Virginia, first southern state and proud of its place in the Revolution, is throwing its own bicentennial party this year in Yorktown to mark the 200th anniversary of the surrender of British General Cornwallis to the American forces on Oct. 19, 1781.
For the occasion, the London National Portrait Gallery is sending over the Gainsborough portrait of the general, which will hang on the walls of Yorktown's Victory Center in company with eight paintings loaned by the French government from Versailles. Beginning May 10, Cornwallis will be staring across at portraits of Louis XVI, reigning monarch at the time, and at the Comte de Grasse, whose French fleet kept the British ships blockaded. A major four-day celebration begins Oct. 16.
Eyewitness paintings of the bloody battle of Louis-Nicholas Blarenberghe also will be in Yorktown, and our own Library of Congress has agreed to display the actual documents of surrender. The international loan exhibition also includes artifacts and a portrait of Francisco de Miranda, the Venezuelan who was responsible for raising the money in Havana to get the French fleet to the scene of the battle.
At Newport News, farther down the peninsula, the War Memorial Museum, closed all winter for renovations, reopened April 17 with top-to-bottom improvements in display, lighting and a new, easier-to-follow chronological pattern. War memorabilia ranges from uniforms to posters and covers every conflict involving U.S. troops from pre-Revolutionary times to Vietnam. The museum is especially proud of its new display of World War II recruiting posters, some of which earlier were hung almost out of eye range near the ceiling. A new display of modern military uniforms of the world and a valuable collection of German silverware with the Nazi insignia also have been added.
At the Mariner's Museum, a touring exhibit that includes drawings and etchings by Rominer Lovewell, as well as several large views of Boston harbor, is scheduled for June 12. There also will be carved wooden figureheads and ship models by August Crabtree.
Over in Langley at NASA, history is instantaneous, with a new direct video linkup with the Houston control of space events. You will be able to see on large-screen TV the progress of future space shuttle flights, and a day-to-day update on Voyager 2, scheduled to pass by the planet Saturn in August.
At colonial Williamsburg, his excellency the governor is entertaining tourists these days in a newly refurbished palace closely approximating what the residence must have looked like under the reign of Lord Botetourt, beloved bachelor governor who died in office there in 1770. Historians recently discovered a new household inventory of the palace during his lifetime and have faithfully recreated the residence as it must have been. The costumed staff is talkative and anxious to confide to you the 18th-century palace gossip. (See related story on page E7.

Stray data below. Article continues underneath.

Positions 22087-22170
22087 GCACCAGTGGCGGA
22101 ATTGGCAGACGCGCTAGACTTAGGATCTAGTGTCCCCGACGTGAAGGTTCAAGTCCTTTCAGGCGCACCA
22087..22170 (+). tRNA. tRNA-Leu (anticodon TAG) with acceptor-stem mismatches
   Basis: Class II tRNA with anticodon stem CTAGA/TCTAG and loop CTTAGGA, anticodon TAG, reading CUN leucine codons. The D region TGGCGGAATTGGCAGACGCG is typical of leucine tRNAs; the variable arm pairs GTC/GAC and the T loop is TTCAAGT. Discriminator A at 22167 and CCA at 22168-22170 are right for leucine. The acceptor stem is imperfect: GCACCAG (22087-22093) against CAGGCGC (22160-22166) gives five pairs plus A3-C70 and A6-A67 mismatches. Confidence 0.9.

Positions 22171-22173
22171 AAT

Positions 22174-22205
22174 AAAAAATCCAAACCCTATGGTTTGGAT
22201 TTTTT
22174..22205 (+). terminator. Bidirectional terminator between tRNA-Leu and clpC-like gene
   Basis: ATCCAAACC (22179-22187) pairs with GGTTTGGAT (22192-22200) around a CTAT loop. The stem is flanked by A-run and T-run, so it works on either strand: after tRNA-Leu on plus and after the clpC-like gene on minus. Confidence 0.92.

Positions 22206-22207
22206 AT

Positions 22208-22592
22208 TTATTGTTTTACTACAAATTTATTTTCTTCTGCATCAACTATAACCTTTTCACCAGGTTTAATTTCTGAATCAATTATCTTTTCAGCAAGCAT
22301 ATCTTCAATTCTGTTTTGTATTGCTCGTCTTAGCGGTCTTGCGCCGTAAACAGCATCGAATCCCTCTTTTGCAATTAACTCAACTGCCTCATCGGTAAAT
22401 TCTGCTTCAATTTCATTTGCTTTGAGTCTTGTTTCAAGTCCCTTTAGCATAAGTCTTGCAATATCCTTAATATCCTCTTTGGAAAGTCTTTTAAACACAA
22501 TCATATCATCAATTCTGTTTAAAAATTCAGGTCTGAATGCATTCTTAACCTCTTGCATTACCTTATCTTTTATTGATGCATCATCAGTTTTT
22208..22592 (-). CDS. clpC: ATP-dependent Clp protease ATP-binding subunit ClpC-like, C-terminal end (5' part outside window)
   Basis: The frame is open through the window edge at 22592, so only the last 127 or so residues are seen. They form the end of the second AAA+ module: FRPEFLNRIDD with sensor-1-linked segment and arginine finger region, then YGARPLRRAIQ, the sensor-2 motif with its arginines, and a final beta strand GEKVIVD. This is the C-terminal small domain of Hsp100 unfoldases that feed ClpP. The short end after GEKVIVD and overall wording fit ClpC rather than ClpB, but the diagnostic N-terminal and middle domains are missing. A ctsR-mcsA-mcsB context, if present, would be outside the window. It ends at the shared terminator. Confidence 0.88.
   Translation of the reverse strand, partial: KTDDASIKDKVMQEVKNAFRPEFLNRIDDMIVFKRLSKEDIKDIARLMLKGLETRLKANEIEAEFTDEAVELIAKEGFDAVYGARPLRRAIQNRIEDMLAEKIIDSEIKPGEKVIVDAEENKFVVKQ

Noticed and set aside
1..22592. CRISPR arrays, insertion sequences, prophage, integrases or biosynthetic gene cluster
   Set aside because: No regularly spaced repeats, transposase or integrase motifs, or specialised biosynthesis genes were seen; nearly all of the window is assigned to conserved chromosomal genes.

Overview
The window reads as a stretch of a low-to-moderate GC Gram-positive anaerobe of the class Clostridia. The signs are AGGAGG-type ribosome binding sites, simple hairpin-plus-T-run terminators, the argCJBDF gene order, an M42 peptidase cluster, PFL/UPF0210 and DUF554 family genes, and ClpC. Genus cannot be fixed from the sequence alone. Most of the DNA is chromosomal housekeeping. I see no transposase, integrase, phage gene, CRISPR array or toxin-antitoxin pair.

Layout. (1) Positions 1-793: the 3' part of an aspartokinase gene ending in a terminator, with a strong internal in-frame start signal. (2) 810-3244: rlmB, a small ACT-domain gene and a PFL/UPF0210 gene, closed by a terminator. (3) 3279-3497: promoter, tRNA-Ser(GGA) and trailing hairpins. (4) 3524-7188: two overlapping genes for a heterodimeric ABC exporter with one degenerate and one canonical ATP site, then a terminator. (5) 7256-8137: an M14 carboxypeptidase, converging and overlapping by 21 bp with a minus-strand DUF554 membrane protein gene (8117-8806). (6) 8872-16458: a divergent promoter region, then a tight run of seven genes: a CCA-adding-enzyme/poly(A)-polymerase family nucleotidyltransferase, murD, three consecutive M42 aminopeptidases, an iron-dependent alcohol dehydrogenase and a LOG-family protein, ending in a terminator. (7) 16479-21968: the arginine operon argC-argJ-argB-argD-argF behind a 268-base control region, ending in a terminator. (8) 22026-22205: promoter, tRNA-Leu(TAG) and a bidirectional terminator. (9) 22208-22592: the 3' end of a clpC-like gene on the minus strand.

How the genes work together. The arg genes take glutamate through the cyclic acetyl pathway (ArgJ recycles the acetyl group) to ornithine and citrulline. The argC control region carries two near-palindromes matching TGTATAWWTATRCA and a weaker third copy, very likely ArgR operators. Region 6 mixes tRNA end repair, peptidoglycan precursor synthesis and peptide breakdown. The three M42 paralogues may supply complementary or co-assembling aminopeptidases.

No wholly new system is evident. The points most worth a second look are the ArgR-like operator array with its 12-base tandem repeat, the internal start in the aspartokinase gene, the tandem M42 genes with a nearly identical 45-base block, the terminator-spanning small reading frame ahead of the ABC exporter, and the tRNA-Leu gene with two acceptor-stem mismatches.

Attending attractions in Williamsburg has been made easier by a new ticket that obviates the difficulty of trying to crowd everything into one day. The ticket has 10 punches for $9 and doesn't expire. You can come back again and again to use punches you didn't get around to earlier. The ticket is good for everything except Carter's Grove, Bassett Hall and the governor's house. (The latter is half price to holders of the new ticket.) For $13 you can get 18 punches.
Just four miles east of Williamsburg, Busch Gardens' Old Country theme park is going into its seventh year and boasts that it's the top commercial attraction in Virginia. Two million visitors annually pour through its gates, and last year the total was 2,159,126. If this makes you wonder if the crowds might be getting a bit thick, Busch has some tips to help you avoid getting hung up in the lines. The park is least crowded, say authorities, in the spring and early summer and in the morning and evening hours. To get even more elbow room, reverse the usual progression, beginning at Oktoberfest and working backwards to the entrance.
Kings Dominion in Doswell, the other popular outdoor amusement park, has seven new shows for 1981, ranging from a high-stepping tribute to the Broadway stage to a 20-minute show starring a dozen mongrel dogs apparently trying to outsmart their owner. At International Street, the theme section has been vastly remodeled and the planting of more than 100 trees has created a plaza-style area.
From Fredericksburg comes reports that tourists finally have learned that speeding by on the interstate means they will miss Kenmore and a variety of the town attractions, including some new restaurants like the popular Arbuckel's and O'Hara's, the Irish pub that opened last month.
Alexandria says this year it will, for the first time, schedule a candlelight tour of the Lee homes, Carlyle House and Gadsby's Tavern in the summer. Mark June 5th and 6th on your calendar.
Woodrow Wilson's home in Staunton and Stonewall Jackson's home in Lexington have been extensively restored. The Wilson home was done under the guidance of the curator of the governor's mansion in Richmond, working from old photographs ferreted out recently from the former president's belongings. Jackson's diary and letters to his wife were the basis for the Lexington renovations and the replanting of the gardens outside his old townhouse, where every detail has been made to match.